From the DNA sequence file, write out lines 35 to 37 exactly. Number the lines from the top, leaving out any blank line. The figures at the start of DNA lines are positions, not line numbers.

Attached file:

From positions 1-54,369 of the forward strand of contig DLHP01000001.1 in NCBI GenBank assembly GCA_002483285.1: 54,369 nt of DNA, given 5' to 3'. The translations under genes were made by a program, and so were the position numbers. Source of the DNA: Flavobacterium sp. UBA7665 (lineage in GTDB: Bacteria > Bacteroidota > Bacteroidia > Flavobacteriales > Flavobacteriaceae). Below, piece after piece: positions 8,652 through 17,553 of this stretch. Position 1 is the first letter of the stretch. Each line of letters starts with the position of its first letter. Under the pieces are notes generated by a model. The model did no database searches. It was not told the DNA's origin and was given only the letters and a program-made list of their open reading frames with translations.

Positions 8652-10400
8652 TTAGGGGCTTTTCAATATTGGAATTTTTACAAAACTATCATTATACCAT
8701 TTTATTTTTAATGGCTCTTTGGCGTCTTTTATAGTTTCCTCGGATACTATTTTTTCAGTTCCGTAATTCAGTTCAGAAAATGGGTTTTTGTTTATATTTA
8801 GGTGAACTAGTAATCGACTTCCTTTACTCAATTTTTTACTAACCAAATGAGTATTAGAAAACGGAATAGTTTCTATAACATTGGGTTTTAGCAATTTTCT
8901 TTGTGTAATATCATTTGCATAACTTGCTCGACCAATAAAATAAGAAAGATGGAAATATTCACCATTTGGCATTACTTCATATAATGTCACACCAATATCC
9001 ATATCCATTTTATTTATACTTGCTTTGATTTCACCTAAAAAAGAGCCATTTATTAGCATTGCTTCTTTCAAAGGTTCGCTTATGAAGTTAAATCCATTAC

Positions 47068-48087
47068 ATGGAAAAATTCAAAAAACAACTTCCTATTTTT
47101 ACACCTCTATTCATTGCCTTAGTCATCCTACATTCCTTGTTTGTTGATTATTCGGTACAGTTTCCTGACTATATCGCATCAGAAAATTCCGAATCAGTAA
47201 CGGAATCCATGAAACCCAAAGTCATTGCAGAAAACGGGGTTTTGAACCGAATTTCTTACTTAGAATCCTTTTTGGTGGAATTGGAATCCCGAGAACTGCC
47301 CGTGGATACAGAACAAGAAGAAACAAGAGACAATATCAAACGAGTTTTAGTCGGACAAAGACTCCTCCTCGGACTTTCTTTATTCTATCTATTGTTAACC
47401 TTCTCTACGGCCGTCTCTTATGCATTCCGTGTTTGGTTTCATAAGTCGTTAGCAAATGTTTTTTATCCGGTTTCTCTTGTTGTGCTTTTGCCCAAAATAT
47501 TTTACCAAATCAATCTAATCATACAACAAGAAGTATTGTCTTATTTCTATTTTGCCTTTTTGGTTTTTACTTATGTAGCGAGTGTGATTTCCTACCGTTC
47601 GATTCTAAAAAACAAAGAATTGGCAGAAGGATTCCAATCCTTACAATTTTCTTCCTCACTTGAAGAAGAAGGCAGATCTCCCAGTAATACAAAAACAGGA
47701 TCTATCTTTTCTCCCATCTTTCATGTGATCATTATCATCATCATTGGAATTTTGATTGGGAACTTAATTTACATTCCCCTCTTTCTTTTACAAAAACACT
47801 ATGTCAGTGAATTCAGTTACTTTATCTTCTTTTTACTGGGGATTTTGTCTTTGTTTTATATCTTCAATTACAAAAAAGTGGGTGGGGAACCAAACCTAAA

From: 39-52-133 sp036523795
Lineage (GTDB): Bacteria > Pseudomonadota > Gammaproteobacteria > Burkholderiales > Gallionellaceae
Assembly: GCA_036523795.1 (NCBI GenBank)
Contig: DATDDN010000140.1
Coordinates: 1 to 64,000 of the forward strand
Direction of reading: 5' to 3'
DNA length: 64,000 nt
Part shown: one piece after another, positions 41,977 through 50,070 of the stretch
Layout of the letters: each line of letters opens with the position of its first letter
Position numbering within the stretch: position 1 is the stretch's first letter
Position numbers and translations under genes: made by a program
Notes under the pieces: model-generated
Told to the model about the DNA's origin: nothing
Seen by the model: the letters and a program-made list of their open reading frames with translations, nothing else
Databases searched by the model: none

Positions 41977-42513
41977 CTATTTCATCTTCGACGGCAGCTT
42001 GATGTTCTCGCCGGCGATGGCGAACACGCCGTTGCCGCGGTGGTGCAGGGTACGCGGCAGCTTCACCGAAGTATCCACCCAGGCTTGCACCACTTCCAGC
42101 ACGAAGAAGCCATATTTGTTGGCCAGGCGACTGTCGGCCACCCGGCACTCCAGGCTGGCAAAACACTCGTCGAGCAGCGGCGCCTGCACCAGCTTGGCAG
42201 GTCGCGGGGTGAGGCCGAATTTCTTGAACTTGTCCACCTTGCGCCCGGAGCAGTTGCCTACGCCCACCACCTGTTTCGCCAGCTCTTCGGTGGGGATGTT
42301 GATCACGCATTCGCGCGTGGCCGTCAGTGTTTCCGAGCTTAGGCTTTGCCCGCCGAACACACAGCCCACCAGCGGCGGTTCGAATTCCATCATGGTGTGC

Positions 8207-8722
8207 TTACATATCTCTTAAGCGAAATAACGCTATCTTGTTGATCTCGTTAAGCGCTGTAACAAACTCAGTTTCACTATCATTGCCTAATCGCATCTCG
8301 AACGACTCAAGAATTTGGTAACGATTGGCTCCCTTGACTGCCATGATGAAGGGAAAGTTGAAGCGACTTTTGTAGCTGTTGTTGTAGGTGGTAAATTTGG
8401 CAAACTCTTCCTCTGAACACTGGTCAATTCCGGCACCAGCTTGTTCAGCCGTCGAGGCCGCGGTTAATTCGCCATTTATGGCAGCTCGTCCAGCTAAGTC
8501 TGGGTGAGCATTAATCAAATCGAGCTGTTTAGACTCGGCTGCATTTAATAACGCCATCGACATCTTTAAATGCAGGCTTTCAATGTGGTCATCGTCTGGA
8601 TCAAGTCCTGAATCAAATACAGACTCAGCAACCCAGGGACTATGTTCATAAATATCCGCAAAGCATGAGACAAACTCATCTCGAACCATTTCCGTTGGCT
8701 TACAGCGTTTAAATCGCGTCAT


42001 GATGTTCTCGCCGGCGATGGCGAACACGCCGTTGCCGCGGTGGTGCAGGGTACGCGGCAGCTTCACCGAAGTATCCACCCAGGCTTGCACCACTTCCAGC
42101 ACGAAGAAGCCATATTTGTTGGCCAGGCGACTGTCGGCCACCCGGCACTCCAGGCTGGCAAAACACTCGTCGAGCAGCGGCGCCTGCACCAGCTTGGCAG
42201 GTCGCGGGGTGAGGCCGAATTTCTTGAACTTGTCCACCTTGCGCCCGGAGCAGTTGCCTACGCCCACCACCTGTTTCGCCAGCTCTTCGGTGGGGATGTT